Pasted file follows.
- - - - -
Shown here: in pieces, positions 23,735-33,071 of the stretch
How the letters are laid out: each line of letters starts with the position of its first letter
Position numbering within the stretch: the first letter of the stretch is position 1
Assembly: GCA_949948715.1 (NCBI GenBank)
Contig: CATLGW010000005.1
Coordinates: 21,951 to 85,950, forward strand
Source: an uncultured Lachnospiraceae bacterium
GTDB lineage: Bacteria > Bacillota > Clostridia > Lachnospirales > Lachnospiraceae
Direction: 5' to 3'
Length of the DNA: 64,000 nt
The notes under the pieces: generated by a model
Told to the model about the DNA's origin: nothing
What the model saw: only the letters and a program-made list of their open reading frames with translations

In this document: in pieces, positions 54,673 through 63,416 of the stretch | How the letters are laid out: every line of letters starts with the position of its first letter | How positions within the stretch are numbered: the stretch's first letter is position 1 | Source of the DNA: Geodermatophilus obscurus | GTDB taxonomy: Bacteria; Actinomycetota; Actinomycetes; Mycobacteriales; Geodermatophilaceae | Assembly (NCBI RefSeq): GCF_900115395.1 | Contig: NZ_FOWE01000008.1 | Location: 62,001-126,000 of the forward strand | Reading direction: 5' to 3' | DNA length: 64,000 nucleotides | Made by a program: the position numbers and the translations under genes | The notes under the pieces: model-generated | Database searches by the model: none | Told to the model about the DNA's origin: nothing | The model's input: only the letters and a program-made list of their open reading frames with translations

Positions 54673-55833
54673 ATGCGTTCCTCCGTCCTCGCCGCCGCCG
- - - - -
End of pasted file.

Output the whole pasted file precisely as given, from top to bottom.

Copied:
Shown here: in pieces, positions 23,735-33,071 of the stretch
How the letters are laid out: each line of letters starts with the position of its first letter
Position numbering within the stretch: the first letter of the stretch is position 1
Assembly: GCA_949948715.1 (NCBI GenBank)
Contig: CATLGW010000005.1
Coordinates: 21,951 to 85,950, forward strand
Source: an uncultured Lachnospiraceae bacterium
GTDB lineage: Bacteria > Bacillota > Clostridia > Lachnospirales > Lachnospiraceae
Direction: 5' to 3'
Length of the DNA: 64,000 nt
The notes under the pieces: generated by a model
Told to the model about the DNA's origin: nothing
What the model saw: only the letters and a program-made list of their open reading frames with translations

In this document: in pieces, positions 54,673 through 63,416 of the stretch | How the letters are laid out: every line of letters starts with the position of its first letter | How positions within the stretch are numbered: the stretch's first letter is position 1 | Source of the DNA: Geodermatophilus obscurus | GTDB taxonomy: Bacteria; Actinomycetota; Actinomycetes; Mycobacteriales; Geodermatophilaceae | Assembly (NCBI RefSeq): GCF_900115395.1 | Contig: NZ_FOWE01000008.1 | Location: 62,001-126,000 of the forward strand | Reading direction: 5' to 3' | DNA length: 64,000 nucleotides | Made by a program: the position numbers and the translations under genes | The notes under the pieces: model-generated | Database searches by the model: none | Told to the model about the DNA's origin: nothing | The model's input: only the letters and a program-made list of their open reading frames with translations

Positions 54673-55833
54673 ATGCGTTCCTCCGTCCTCGCCGCCGCCG